The Thomas and Naaz case is often talked about in the payroll tax context, and justifiably so. However, it has recently resurfaced after the NSW Court of Appeal rejected Thomas and Naaz's application to appeal the initial decision which exposed Thomas and Naaz to an almost $800,000 retrospective payroll tax bill. This was following the 2022 rejection of a tribunal appeal.

Although the application for leave to appeal was dismissed, the decision still provided some useful guidance for the many medical practices in Australia navigating the increasingly-complex payroll tax landscape.

So, what can we learn from it?

There is a lot of commentary about the doctors that were captured by the 'relevant contract' provisions of the Payroll Tax Act 2007 (NSW) ('the Act'). However, one important aspect of the case and what we can take from it is from the three contractors at one of the practices (who were not GPs) that did not attract payroll tax.

Why didn't the payments to these contractors attract payroll tax?

Well, it all had to do with the flow of money.

The majority of the doctors were in an arrangement wherein Thomas and Naaz (the taxpayer) made a payment to them. Thomas and Naaz received the payments from the patients and then would pay the doctors 70% of that. This attracted payroll tax.

Whilst this was the administratively convenient option, the other three practitioners were in an arrangement that did not engage the provisions as there was no such 'payment'. These practitioners were paid fully by the patient and then remitted 30% back to Thomas and Naaz Pty Ltd. Despite having the same terms as the other doctors in the practice, they were not swept under the rug with the other doctors in the tax audit. As stated by the Court, it was 'clear from the position of the three practitioners who processed their own claims for Medicare benefits, there is a ready mechanism' which avoids the payroll tax that may otherwise result under Division 7 Part 2 of the Act.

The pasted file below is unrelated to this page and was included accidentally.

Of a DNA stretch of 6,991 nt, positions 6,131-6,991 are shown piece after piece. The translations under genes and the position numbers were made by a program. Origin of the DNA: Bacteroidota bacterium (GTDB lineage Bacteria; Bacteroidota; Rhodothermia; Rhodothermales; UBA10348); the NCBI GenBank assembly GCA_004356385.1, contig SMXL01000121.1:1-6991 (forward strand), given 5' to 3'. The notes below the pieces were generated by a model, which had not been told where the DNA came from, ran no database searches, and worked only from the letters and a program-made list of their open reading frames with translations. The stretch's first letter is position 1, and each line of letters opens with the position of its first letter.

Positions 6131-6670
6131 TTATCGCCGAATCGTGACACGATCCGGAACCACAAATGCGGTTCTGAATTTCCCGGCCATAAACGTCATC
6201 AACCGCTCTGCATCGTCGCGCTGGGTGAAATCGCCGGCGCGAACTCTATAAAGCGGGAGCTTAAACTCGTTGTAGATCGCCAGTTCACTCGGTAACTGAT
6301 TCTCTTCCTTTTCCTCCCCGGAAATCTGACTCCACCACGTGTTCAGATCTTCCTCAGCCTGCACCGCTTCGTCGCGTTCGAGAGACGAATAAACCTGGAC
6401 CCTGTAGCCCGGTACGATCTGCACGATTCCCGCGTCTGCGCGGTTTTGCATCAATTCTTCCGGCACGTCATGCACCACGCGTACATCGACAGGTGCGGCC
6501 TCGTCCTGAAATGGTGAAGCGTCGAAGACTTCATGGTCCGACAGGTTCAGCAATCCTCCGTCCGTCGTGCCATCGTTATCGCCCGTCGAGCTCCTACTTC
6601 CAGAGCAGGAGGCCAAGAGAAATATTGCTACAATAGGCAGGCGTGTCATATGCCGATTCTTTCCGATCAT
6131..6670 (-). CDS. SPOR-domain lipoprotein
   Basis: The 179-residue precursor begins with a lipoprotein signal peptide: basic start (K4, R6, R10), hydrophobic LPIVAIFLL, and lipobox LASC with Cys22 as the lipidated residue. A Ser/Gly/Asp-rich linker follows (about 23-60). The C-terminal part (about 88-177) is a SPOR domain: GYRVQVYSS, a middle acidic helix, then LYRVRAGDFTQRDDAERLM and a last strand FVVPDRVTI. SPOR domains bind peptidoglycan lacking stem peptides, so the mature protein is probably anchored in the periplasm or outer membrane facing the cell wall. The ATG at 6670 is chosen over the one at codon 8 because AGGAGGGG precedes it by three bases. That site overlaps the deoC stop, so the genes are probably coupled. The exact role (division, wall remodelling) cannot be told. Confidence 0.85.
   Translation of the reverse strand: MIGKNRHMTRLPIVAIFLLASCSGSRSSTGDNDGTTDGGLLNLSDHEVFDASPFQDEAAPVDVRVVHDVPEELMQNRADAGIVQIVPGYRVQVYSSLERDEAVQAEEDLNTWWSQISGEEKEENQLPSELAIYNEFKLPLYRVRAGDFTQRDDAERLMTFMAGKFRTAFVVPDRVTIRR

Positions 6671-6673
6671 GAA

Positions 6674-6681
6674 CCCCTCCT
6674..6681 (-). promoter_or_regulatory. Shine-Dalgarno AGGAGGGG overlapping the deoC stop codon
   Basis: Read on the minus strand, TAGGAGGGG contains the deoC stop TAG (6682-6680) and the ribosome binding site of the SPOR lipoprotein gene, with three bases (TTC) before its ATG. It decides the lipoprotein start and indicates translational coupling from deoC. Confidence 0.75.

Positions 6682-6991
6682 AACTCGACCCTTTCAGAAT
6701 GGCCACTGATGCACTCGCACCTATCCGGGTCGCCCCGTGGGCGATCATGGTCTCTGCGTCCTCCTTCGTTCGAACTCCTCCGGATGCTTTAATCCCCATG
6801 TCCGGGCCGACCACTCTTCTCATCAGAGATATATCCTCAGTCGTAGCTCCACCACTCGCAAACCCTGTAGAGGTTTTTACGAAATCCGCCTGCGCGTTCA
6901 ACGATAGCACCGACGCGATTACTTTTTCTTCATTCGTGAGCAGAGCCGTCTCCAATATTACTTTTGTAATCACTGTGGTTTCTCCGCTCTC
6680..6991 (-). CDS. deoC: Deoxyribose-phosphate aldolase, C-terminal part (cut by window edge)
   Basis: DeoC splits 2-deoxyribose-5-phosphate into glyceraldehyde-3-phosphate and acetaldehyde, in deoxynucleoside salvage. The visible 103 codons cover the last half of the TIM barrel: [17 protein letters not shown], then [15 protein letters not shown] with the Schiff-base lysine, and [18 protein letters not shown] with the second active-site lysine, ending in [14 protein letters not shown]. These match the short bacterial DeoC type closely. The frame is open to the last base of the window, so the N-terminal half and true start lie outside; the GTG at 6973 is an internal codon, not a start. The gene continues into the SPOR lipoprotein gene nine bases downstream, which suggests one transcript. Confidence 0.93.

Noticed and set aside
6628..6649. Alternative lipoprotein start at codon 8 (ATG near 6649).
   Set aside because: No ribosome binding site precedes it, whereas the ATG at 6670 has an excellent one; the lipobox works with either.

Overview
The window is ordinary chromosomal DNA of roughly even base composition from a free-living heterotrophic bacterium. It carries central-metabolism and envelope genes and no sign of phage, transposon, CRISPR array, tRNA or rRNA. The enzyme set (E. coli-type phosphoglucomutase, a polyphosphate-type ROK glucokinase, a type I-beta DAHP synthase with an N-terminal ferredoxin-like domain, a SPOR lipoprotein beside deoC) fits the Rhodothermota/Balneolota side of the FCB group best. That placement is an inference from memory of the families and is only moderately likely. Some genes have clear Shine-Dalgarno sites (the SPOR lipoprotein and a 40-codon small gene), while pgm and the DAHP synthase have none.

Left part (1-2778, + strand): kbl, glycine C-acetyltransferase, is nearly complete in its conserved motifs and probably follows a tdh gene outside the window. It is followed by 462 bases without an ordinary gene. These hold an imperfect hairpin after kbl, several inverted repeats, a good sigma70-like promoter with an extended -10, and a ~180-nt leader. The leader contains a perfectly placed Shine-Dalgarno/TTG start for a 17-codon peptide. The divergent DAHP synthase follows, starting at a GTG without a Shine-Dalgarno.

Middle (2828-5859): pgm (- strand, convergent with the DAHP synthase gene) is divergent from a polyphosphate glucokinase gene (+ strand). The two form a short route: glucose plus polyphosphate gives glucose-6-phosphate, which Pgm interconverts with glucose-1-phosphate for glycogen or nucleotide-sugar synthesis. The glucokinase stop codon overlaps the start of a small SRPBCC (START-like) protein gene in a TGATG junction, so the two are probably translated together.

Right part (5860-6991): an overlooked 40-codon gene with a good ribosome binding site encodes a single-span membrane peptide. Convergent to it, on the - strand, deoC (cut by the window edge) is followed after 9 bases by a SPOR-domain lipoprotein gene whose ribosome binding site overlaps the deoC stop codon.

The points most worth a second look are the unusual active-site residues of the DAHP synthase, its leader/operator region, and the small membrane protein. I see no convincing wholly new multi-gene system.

What does this all actually mean?

This tends to indicate that if the doctor bills patients directly instead of billing via the medical practice, a medical practice may be able to avoid being liable to pay payroll tax.

However, notable sections of the Act were not considered by the Court. For example, section 46 of the Act, which can deem payments from a third party to a contractor as that which was made by the deemed employer (i.e. could still be 'paid' in a legal sense by the medical practice to the doctor), could potentially operate to deem the payment to be subject to payroll tax.

It's not just about the flow, though

Whilst the flow of money is important, it is not in isolation a 'solution'. You also need accurately documented agreements and accounting, for example. Additionally, the decision emphasises that most, if not all, payments to medical contractors are likely to be caught by the 'relevant contract' provisions. Although there are exemptions to these provisions, they weren't considered by the Court in Thomas and Naaz.

This should also be considered in the light of the Queensland Revenue Office's Ruling PTAQ000.6.1, which was a broad ruling and strict interpretation of the law which, in practice, made it increasingly likely that the various arrangements that medical practices currently use to contract with doctors will fall within the definition of 'relevant contract'. You can find out more about this ruling here, as well as details of the Amnesty that was offered by the Queensland Government following this ruling here.

Next Steps

Check out our Online Solution, 'Legal Advice on the Flow of Money', here. Our lawyers will work with you to discuss the proposed flow of money in your practice and advise on how to minimise the risk of being found liable for payroll tax in your state or territory. As this case has made very clear, the flow of money has a large influence on the risk of being found liable to pay payroll tax in your medical practice.